'Critically eroded' Anna Maria to get sand in 2 to 3 years - possibly entire Island
|Beach erosion bonus
Anna Maria Building Official Kevin Donohue monitored the storm surge and wave action during Hurricane Ivan's passage by the Island Sept. 15. The seriously eroded beach in Anna Maria along North Shore Drive is a large part of the reason why the entire Island could get another beach renourishment project within two to three years. Islander Photo: Rick Catlin
The Florida Department of Environmental Protection last Friday declared Anna Maria beaches "critically eroded," clearing the way for immediate preparations for a beach renourishment project in that city, rather than the six to eight years previously expected for renourishment. The city's beaches could be renourished as early as 2006, financed largely by the Federal Emergency Management Agency.
At the same time as the FEMA-backed Anna Maria project is going forward, said Manatee County Ecosystems Manager Charlie Hunsicker, he'll put together a similar project for the central and south sections of Island beaches. Funding for that project, however, will have to come from state and local sources, he said.
Hunsicker, along with Roland Adkins of FEMA, Phil Flood of the DEP, and coastal engineer Rick Spadoni of Coastal Planning and Engineering, met Friday with Anna Maria Mayor SueLynn to inspect eroded beaches in that city caused by the four recent hurricanes.
While Adkins and Flood agreed that the entire Island was "critically eroded," Adkins said FEMA can only provide emergency financial assistance to the Anna Maria renourishment project becauses some houses along North Shore Drive are in "immediate danger" of falling into the Gulf of Mexico.
But Hunsicker hopes to develop a similar renourishment project for Holmes Beach and Bradenton Beach. Getting the two projects done at the same time would result in considerable cost savings and they are both needed. Funding for renourishment outside of the Anna Maria portion, however, would have to be developed without FEMA funds, he said.
Rather than another six- to eight-year wait for beach renourishment, Hunsicker and Spadoni will now begin preparations for beach renourishment that could begin in two to three years.
The best part is that FEMA will pay 75 percent of the cost of Anna Maria beach renourishment, the DEP 12.5 percent and Manatee County the remaining 12.5 percent, SueLynn said.
"The next step is that we need to begin the same processes that led to the 2002 beach renourishment," SueLynn said. It includes establishing easements and accesses, accounting for public parking and determining the location of the erosion control line.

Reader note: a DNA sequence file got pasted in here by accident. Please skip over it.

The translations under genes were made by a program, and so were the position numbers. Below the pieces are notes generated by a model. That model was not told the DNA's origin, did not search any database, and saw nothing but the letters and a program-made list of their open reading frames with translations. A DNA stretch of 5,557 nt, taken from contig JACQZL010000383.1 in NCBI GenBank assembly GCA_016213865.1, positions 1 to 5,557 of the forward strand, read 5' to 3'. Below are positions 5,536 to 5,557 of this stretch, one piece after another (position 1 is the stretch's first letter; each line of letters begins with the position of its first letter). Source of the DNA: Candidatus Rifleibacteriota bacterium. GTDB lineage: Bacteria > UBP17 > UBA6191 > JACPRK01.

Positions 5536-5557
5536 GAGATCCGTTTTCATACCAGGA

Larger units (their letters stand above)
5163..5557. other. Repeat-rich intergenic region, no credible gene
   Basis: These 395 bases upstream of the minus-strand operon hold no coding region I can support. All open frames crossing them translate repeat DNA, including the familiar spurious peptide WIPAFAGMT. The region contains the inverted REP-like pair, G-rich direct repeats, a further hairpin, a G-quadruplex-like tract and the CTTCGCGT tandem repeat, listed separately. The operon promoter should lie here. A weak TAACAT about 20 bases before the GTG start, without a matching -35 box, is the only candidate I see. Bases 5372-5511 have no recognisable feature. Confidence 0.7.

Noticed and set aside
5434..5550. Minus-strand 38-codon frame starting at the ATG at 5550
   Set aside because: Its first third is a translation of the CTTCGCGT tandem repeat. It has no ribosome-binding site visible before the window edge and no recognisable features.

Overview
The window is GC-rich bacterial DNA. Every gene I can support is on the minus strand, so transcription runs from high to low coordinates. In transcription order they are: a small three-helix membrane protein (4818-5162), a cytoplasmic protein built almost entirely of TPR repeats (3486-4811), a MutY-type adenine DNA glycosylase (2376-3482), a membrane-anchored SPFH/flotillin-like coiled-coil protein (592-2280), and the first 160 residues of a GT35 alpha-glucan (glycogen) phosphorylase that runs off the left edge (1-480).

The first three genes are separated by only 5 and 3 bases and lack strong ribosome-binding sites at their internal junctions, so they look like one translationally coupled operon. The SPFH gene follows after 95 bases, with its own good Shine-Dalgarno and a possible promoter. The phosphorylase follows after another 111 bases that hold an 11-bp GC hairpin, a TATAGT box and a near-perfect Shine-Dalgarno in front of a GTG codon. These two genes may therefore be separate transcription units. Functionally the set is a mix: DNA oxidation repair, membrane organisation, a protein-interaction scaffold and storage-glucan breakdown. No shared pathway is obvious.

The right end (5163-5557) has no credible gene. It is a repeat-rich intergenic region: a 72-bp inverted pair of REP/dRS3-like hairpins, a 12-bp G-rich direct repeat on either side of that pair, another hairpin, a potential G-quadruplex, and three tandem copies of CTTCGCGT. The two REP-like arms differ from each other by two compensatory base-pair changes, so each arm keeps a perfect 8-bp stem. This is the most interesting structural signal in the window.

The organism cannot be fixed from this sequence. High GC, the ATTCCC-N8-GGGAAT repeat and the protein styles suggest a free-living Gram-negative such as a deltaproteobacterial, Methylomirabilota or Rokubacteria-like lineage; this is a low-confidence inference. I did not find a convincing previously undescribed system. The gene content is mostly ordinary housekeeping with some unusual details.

And, said the mayor, property owners who declined to join the 2002 renourishment, or those who were prevented from renourishment because not enough owners in their particular area wanted to join, now have the opportunity to participate. That includes property owners at Bean Point, who declined to join the 2002 effort.
Hunsicker, Spadoni, the DEP and FEMA are going ahead "with all possible speed," SueLynn said.
The mayor said she had called Hunsicker last week to ask what could be done for the eroded beaches along North Shore Drive.
"He said he would get everybody together on the Island and see what they could come up with. Once they saw the erosion around the Island, Hunsicker said all the Island beaches should be renourished at the same time."
"Unfortunately, only the Anna Maria beaches qualify for federal emergency disaster funds, but we're going ahead with planning for renourishment around the Island. It just makes sense and will save everyone a lot of money. We'll find the funds somewhere, he said. "
In another surprise, FEMA declared that two locations in Anna Maria were immediately eligible for emergency construction of sand berms to save the houses there from being washed into the sea. SueLynn said FEMA would pay 75 percent of the cost while the city or the property owners would have to pay the remainder.
Property owners Hank Varnum and Joe Chiles have already agreed to pay their share, the mayor said, and FEMA and Hunsicker will begin preparations for that construction immediately.
But don't expect to see sand flowing within the next few months, said Spadoni. Slow down a minute. There's a long way to go before any dredging and renourishment begins.
"We've got to give FEMA a report on how much sand was lost in Anna Maria, then try to put together two separate projects, but somehow combine them to be done at the same time. It's not going to be easy. We've got to involve all three Island cities, Manatee County and, hopefully, some state funding. It's going to be one to three years before we're ready. That's still a long way off."
SueLynn also noted that Hurricane Jeanne nearly filled in the mouth of the Lake LaVista inlet. The water is currently only ankle deep and boats can't get in or out. Under her emergency powers, she'll begin the process to have a company come out and remove the sand as soon as possible. She was hopeful the work could start by Oct. 13.
City commissioners will hold a special meeting at 6 p.m. Oct. 7 to approve an emergency contract for removal of the excess sand at Lake LaVista.